Duquesne board rejects financial recovery plan
Duquesne City School District's board of directors voted 8-0 with one abstention on Thursday night to reject a financial recovery plan presented by a state-appointed officer.
“We did not get a chance to digest that plan,” board president Dewayne Tucker said after a meeting in which no support was shown for the state plan.
Recovery officer Paul B. Long's plan calls for the voluntary transfer of all elementary students to other districts at a tuition of about $8,000 each. Students in grades 7-12 already are going to East Allegheny and West Mifflin Area.
“I didn't particularly want to vote it down,” director Burton Comensky said in explaining his abstention. “And I didn't want to vote against the board.”
Tim Eller, spokesman for the state Department of Education, said: “As a result of the board's action, as required the School District Financial Recovery law, the (Education) Secretary will petition to the county court of common pleas for the appointment of a receiver over the district.
“... The law states that the district shall not be eligible for a financial recovery transitional loan and technical assistance from the department,” Eller said.
Long said state Education Secretary Ron Tomalis “hasn't asked me” to become the receiver. “I don't want to speculate on what the receiver's options would be.”
Long had a list of 11 school districts — including Brentwood, Norwin and South Park Township — where Duquesne high school students could be sent. Two of the 11, Elizabeth Forward and South Allegheny, have rejected Long's proposal.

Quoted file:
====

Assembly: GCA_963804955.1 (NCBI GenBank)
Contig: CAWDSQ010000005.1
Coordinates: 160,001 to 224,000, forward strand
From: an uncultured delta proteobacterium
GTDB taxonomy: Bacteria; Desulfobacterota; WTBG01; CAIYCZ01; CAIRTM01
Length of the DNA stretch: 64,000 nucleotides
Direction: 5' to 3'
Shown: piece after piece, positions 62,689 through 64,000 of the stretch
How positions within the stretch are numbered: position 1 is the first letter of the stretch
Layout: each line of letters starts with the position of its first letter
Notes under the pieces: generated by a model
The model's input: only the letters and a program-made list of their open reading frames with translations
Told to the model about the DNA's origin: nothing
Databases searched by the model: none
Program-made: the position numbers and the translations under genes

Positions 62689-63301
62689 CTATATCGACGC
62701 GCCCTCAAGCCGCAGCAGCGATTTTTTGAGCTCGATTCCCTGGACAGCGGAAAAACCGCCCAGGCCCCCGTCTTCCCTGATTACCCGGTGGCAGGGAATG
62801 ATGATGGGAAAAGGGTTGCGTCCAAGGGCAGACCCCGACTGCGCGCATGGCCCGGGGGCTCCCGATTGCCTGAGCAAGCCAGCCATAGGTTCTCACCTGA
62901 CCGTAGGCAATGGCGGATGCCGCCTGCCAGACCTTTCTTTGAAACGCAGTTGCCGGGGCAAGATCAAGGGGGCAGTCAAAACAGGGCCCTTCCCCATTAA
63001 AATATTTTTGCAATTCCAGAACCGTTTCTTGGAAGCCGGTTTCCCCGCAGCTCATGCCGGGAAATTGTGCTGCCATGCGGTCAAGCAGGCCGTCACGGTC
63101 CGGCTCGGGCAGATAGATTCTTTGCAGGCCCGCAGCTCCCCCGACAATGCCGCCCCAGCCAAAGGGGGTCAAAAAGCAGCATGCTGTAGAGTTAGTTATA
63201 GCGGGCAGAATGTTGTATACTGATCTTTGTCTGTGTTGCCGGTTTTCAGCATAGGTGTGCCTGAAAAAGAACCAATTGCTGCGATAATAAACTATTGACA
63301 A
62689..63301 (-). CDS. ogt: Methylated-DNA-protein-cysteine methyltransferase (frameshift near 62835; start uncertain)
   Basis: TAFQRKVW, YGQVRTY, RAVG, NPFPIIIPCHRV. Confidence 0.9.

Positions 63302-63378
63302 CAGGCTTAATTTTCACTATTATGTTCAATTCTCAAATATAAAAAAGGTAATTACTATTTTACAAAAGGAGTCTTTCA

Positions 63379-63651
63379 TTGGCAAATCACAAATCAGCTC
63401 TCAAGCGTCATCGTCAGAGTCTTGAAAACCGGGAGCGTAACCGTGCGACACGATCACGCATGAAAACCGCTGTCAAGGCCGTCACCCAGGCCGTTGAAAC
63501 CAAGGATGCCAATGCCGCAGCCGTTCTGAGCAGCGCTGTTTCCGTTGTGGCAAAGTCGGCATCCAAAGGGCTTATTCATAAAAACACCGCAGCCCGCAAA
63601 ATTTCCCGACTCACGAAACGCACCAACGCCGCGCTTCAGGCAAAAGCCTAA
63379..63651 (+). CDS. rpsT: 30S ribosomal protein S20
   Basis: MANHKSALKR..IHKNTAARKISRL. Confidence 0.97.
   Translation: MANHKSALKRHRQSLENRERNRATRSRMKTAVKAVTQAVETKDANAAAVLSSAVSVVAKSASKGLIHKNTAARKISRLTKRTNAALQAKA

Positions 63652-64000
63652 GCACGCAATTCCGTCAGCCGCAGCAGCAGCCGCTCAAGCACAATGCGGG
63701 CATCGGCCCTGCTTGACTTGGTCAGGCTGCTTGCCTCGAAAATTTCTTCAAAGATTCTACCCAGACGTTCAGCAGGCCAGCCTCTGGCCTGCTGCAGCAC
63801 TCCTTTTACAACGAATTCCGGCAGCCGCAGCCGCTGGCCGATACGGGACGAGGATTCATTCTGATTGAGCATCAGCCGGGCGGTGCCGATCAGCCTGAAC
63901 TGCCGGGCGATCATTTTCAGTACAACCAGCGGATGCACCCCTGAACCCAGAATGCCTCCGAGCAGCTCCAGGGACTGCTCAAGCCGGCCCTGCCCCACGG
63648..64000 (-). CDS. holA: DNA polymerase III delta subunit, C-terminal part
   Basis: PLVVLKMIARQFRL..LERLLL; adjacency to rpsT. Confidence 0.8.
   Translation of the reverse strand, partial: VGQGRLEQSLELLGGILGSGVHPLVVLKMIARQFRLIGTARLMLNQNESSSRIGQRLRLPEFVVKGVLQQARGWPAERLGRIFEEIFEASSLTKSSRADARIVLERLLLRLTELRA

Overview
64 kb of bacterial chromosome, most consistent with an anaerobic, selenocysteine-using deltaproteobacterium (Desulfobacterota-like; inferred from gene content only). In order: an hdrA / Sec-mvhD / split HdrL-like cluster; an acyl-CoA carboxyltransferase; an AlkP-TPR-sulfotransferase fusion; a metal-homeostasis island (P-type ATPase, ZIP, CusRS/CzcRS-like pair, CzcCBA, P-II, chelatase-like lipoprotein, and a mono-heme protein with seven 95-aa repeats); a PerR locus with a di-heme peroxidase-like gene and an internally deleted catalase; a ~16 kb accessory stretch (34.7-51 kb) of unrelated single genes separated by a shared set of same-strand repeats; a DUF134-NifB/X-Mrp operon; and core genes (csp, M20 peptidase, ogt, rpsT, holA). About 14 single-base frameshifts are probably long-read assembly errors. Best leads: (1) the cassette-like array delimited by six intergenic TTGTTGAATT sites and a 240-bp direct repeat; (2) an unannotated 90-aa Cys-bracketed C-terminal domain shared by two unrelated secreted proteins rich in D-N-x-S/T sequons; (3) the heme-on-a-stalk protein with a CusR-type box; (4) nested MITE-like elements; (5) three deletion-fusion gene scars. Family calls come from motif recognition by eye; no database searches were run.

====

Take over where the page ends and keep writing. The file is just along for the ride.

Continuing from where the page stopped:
“This is not in our children's best interest to send (them) that far,” Duquesne resident Lina Washington told the board. “Brentwood? South Park Township? Don't let this go through.”
Districts under consideration include: East Allegheny and West Mifflin, Baldwin-Whitehall, Gateway, Pittsburgh Public Schools and West Jefferson Hills.
Robert Stump, a retired educational consultant from Duquesne, suggested that the board “take a little more time before you vote.”
However, solicitor Andrew Evankovich said there was no more time because under state Act 141 the board was at the end of a 10-day period for considering Long's plan.
If the Duquesne receiver can't get other districts to accept the city's students by fall, Long said, “then we will need to continue to plan to have (kindergarten through sixth grade) here.”
Patrick Cloonan is a staff writer for Trib Total Media.
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